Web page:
Wednesday, July 26, 2006

The Jackass Plays The Lyre, Oxen Dance


"I also have a problem with the discourse of planned/unplanned pregnancy in this context. Planned/unplanned assumes young women have agency, that they can choose what happens to them, that pregnancies are either accidents or overtly desired. In fact, for these young women, pregnancy will be one more in a string of things that just happens to them, over which they have little control."

The woman who wrote this is an elected representative of the good people of Oxford, though , Deo Gratias, only a town councillor. I find it hard to believe that teenage pregnancy, any pregnancy, the creation of precious human life can be reduced to a “discourse” and put on the same moral category as school holidays and maths homework.

Umberto Eco, even through the prism of smirking postmodernism, tells the truth even if he doesn’t recognise it.

"In the past men were handsome and great (now they are children and dwarfs), but this is merely one of the many facts that demonstrate the disaster of an aging world. The young no longer want to study anything, learning is in decline, the whole world walks on its head, blind men lead others equally blind and cause them to plunge into the abyss, birds leave the nest before they can fly, the jackass plays the lyre, oxen dance. Mary no longer loves the contemplative life and Martha no longer loves the active life, Leah is sterile, Rachel has a carnal eye, Cato visits brothels, Lucretius becomes a woman. Everything is on the wrong path. In those days, thank God, I acquired from my master the desire to learn and a sense of the straight way, which remains even when the path is tortuous."

~ Umberto Eco, The Name of the Rose

God help us.

Otium Sanctum Pars Secundum


The Paulinus family have enjoyed a happy holiday in Crete - hence no blogging for the past fortnight. The young Paulinus boys were intrigued by the visual presence of the Orthodox Church on the island. So many little chapels dot the countryside and the seaside, little shrines are virtually at every corner of the road but good to see 3 or 4 priests through the weeks in the kafenions or supermarket in their riassas (not one of them over 40). We only heard bells once, though - the beautiful sound of the Angelus drifting across the inner harbour from the tiny Catholic Cathedral in Chania.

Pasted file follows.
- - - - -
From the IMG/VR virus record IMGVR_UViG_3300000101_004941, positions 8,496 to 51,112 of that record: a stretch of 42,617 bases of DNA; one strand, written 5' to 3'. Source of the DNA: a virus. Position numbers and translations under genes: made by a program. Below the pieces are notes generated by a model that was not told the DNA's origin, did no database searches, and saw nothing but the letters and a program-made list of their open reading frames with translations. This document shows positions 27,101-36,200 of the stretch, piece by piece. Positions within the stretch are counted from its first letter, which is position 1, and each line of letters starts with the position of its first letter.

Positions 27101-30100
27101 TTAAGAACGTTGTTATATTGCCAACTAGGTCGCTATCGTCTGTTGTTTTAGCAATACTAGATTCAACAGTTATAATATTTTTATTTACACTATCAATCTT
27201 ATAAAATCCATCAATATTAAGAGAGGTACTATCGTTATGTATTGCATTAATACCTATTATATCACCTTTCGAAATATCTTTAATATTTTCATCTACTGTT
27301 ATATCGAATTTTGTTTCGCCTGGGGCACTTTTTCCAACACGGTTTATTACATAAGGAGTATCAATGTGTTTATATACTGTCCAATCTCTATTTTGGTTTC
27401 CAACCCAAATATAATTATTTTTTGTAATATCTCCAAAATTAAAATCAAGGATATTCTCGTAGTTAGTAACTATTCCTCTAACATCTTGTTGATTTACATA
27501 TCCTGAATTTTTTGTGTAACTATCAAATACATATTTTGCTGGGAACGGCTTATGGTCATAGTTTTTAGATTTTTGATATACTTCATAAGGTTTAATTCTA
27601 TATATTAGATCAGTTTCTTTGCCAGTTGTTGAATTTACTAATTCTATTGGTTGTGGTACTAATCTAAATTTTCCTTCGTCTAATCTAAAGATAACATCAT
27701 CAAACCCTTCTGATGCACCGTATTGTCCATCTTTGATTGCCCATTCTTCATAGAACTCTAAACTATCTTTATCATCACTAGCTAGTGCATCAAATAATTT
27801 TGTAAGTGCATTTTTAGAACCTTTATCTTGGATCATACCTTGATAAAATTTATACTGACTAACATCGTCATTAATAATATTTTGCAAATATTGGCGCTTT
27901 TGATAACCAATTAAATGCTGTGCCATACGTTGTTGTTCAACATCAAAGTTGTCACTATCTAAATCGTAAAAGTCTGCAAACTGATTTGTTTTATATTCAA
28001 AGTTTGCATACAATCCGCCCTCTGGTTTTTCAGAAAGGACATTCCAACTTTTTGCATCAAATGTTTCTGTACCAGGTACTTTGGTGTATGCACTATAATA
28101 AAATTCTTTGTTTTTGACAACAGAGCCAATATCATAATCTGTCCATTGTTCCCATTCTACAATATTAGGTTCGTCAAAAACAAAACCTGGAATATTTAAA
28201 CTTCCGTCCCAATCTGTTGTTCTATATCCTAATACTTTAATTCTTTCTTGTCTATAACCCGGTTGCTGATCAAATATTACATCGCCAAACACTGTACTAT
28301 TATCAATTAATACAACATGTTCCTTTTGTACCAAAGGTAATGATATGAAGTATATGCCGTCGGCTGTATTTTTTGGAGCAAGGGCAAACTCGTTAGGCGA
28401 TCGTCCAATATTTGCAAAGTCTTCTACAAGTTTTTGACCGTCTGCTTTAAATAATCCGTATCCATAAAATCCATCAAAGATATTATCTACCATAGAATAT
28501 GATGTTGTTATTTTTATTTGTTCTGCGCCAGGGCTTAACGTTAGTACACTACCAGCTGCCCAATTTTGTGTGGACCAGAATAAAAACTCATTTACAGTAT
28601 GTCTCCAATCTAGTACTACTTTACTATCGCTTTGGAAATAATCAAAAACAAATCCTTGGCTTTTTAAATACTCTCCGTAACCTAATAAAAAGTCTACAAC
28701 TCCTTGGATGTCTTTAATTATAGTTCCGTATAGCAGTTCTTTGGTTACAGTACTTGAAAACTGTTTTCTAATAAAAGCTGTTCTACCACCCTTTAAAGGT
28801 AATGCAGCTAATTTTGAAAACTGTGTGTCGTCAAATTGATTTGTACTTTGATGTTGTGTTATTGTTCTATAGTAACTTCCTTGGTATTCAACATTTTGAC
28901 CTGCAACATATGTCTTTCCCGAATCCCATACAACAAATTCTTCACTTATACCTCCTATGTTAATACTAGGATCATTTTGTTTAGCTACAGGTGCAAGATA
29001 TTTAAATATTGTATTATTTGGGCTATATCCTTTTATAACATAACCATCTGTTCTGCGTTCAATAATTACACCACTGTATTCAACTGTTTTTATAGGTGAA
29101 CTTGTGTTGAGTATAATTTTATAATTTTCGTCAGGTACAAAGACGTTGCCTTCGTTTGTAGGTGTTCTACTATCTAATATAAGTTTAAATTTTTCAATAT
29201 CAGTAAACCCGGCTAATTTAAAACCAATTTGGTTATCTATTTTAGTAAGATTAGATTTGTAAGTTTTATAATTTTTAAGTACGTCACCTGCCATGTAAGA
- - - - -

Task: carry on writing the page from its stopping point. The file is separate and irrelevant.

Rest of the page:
Monday, July 10, 2006

Hope There's Someone

Hope There's Someone

Hope there's someone
Who'll take care of me
When I die, will I go

Hope there's someone
Who'll set my heart free
Nice to hold when I'm tired

There's a ghost on the horizon
When I go to bed
How can I fall asleep at night
How will I rest my head

Oh I'm scared of the middle place
Between light and nowhere
I don't want to be the one
Left in there, left in there

There's a man on the horizon
Wish that I'd go to bed
If I fall to his feet tonight
Will allow rest my head

So here's hoping I will not drown
Or paralyze in light
And godsend I don't want to go
To the seal's watershed

Hope there's someone
Who'll take care of me
When I die, Will I go

Hope there's someone
Who'll set my heart free
Nice to hold when I'm tired